Several fuel stations in Zimbabwe have been closed down by the authorities for refusing to accept electronic payments from motorists, the country’s state-run Herald newspaper reports.
The garages, two in the capital, Harare, and one about 50km (31 miles) to its west of the city, wanted customers to pay for their petrol in hard cash, the paper says.
In June, the government banned trading in foreign currencies, and reintroduced the Zimbabwe dollar as the sole legal tender.
This has exacerbated inflation and shortages such as petrol – motorists often have to queue for hours to get fuel.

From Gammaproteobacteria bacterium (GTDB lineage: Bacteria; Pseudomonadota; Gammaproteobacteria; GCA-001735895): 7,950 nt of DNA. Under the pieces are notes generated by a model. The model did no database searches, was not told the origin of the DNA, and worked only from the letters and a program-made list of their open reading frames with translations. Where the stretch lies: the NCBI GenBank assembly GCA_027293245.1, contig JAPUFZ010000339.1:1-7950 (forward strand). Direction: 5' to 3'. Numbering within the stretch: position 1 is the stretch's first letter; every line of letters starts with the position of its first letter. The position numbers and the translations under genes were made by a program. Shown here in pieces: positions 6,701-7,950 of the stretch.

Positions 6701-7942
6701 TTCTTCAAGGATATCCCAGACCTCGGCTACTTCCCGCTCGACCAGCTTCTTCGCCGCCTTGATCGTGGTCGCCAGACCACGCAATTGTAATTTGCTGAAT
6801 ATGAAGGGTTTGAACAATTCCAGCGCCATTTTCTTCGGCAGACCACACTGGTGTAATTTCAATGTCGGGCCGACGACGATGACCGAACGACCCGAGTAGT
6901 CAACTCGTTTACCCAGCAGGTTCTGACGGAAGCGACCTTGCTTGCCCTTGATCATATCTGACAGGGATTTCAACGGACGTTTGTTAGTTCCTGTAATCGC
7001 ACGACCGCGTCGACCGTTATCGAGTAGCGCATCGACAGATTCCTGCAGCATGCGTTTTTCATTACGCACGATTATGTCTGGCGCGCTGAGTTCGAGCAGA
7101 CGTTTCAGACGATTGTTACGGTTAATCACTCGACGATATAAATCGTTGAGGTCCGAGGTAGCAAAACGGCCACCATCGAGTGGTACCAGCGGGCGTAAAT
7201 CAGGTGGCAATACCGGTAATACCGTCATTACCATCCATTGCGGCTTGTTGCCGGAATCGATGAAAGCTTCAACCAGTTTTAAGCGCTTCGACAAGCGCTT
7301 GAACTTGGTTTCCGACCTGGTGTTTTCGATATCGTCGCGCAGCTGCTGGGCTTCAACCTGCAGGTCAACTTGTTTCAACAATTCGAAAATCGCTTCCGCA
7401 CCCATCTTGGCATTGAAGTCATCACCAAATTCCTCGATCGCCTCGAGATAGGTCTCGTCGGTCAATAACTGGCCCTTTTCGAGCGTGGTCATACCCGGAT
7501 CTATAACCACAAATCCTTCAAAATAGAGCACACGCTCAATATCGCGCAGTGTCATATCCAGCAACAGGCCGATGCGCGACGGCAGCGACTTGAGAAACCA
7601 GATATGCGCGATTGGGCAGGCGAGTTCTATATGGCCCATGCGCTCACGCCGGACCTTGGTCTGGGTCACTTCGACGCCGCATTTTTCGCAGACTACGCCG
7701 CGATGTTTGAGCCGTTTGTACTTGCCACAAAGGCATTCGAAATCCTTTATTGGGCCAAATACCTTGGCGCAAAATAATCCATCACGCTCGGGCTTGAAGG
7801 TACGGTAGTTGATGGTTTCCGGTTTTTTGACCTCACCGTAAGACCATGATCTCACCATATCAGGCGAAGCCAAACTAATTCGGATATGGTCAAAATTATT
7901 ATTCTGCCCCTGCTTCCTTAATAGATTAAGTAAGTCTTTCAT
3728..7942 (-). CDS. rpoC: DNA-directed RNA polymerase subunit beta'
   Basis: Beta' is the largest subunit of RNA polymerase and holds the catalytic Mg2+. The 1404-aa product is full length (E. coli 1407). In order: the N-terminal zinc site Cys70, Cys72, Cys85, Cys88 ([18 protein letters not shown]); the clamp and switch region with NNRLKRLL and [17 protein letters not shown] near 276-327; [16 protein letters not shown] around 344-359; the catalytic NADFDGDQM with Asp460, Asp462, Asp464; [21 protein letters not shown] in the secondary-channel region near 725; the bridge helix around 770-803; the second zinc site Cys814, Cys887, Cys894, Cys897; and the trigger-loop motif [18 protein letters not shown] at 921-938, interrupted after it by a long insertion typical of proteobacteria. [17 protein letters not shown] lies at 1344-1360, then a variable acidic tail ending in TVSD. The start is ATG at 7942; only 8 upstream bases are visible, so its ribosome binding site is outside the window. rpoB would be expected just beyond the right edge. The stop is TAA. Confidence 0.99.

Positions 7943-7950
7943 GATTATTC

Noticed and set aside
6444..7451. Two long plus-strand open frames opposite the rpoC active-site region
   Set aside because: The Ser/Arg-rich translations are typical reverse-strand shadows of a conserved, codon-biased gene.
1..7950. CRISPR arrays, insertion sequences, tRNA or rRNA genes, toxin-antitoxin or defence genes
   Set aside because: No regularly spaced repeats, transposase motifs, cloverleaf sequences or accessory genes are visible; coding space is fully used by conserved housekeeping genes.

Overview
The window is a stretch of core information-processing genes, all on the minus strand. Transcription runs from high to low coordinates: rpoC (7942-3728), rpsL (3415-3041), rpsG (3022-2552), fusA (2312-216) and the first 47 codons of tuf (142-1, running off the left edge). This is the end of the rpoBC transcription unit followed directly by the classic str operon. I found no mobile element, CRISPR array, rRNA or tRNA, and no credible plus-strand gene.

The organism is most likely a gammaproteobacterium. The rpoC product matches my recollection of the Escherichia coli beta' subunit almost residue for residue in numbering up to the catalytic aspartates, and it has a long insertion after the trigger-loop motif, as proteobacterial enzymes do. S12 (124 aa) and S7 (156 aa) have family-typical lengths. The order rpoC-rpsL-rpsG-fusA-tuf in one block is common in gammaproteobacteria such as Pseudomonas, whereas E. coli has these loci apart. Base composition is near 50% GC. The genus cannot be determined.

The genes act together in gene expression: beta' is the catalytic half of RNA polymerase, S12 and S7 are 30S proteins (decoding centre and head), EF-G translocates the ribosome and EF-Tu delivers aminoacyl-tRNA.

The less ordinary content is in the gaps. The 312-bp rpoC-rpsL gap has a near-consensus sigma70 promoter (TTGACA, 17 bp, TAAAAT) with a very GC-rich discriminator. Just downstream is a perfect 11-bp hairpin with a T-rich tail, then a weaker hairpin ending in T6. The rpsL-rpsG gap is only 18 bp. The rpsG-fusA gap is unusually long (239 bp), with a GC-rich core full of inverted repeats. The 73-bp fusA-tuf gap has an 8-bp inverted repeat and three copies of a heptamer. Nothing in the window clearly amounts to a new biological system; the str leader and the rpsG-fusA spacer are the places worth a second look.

There is also a physical shortage of Zimbabwean dollar cash notes – withdrawals are limited by banks, and goods in shops are often sold at cheaper prices if one pays in cash.
According to the Herald, Energy Minister Fortune Chasi said that some garage owners insisted on cash payments to enable them to buy foreign currency on the black market
Importers struggle to get official access to foreign exchange such as the US dollar to buy goods from abroad.
Mr Chasi is quoted as saying that those in the fuel industry had already been warned about “unbecoming behaviour”.
He reportedly said that the licences for fuel stations found to be breaking the law would be revoked as a way of restoring stability to the energy sector.
“This cannot go on and one hopes that other operators will learn something from the action that has been taken and is being taken,” he said.
The newspaper reported that some petrol stations in the capital were still insisting on cash payments on Tuesday night, with a few others only accepting payment in US dollars.